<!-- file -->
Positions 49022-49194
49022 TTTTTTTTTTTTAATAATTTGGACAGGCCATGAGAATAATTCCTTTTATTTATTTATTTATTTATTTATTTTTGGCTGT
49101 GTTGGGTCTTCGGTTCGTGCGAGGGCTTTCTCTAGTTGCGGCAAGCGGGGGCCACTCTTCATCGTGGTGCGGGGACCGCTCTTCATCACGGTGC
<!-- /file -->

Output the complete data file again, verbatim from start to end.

Positions 49022-49194
49022 TTTTTTTTTTTTAATAATTTGGACAGGCCATGAGAATAATTCCTTTTATTTATTTATTTATTTATTTATTTTTGGCTGT
49101 GTTGGGTCTTCGGTTCGTGCGAGGGCTTTCTCTAGTTGCGGCAAGCGGGGGCCACTCTTCATCGTGGTGCGGGGACCGCTCTTCATCACGGTGC